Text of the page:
El Consejo de Exportación de Soya de EE. UU. explora las oportunidades de exportación en el África subsahariana, y descubre que la región tiene "mucho potencial" para el crecimiento de la acuacultura.
The U.S. Soybean Export Council explores export opportunities in sub-Saharan Africa, finding the region holds “much potential” for aquaculture growth.
At the Barcelona Seafood Summit, an expert panel discussed a sustainable future for aquafeeds. What stands between us and that future?
The U.S. Soybean Export Council is a huge supporter of aquaculture growth globally, as so many aquafeed formulators rely on U.S. soy to create nutritious diets. The Southeast Asia senior technical advisor for USSEC’s aquaculture program talks about this symbiotic
To help produce high-quality aquaculture feeds, the U.S. Soybean Export Council spearheaded the Asian Aquaculture Feed Formulation Database project, designed as a reference tool for individuals involved in feed formulation, ingredient purchasing, quality control and research.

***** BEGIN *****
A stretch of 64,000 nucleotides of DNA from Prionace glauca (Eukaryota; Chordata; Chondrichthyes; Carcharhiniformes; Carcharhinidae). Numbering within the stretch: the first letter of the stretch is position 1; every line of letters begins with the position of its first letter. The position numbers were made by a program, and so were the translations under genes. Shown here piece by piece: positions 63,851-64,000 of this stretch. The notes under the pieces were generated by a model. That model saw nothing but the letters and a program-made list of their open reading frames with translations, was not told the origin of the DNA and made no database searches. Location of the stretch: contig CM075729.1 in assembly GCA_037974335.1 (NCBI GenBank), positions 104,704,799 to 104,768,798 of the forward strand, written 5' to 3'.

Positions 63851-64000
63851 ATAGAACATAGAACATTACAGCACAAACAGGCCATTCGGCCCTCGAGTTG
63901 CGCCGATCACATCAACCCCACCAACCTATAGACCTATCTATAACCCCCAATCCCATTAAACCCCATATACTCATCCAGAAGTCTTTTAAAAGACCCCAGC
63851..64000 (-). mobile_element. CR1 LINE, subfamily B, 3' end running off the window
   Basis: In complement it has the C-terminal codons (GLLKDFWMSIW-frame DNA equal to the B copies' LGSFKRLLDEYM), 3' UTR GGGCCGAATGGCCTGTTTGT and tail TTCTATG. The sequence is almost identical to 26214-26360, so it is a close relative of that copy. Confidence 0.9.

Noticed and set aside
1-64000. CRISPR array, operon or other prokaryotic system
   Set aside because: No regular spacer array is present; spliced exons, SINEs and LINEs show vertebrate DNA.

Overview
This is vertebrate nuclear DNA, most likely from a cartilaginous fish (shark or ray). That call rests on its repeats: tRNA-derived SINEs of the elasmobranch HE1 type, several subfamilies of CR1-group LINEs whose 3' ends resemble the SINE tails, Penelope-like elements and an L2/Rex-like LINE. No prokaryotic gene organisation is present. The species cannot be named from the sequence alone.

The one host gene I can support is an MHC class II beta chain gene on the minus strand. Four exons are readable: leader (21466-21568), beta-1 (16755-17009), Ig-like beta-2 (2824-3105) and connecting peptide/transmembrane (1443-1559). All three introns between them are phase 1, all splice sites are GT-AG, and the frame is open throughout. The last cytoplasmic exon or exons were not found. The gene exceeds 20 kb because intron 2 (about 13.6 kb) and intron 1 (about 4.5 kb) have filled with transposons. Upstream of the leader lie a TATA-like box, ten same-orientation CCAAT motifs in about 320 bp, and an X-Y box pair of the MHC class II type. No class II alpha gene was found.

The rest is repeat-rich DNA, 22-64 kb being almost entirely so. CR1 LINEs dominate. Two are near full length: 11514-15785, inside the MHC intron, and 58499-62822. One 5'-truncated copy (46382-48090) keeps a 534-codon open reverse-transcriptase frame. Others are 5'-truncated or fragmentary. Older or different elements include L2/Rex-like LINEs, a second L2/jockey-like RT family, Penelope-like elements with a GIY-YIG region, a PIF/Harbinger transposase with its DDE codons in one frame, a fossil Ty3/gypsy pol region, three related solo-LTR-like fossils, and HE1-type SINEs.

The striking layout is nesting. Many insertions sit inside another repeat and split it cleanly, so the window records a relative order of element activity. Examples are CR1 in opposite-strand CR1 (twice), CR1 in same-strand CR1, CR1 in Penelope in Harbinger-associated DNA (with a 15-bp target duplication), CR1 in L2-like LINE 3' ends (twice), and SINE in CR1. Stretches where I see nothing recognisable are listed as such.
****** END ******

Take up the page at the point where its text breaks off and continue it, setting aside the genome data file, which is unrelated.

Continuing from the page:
The modeling of common water bodies to determine aquaculture carrying capacity has been identified as a critical need for countries in Southeast Asia.
A demonstration conducted at a milkfish farm in southern Philippines by the United States Soybean Export Council Soy-In-Aquaculture program highlighted the use of extruded floating feeds with satiation feeding management and principles of low-volume, high-density cage production.
In its efforts to advance sustainable aquaculture practices and the use of soy-based feeds in Southeast Asia, the American Soybean Association International Marketing Program (USAIM) has identified several challenges.
A low-volume, high-density culture technology developed through the Soy-In-Aquaculture Program helped show farmers that extruded floating feeds can be used in the cage culture of high-value marine fish.
The Soy-In-Aquaculture project in the Philippines has introduced low-volume, high-density cage culture production methodology for use with high-value marine species. The technology was developed to maximize farmers’ profits, improve productivity, reduce feed-conversion ratios and limit environmental degradation.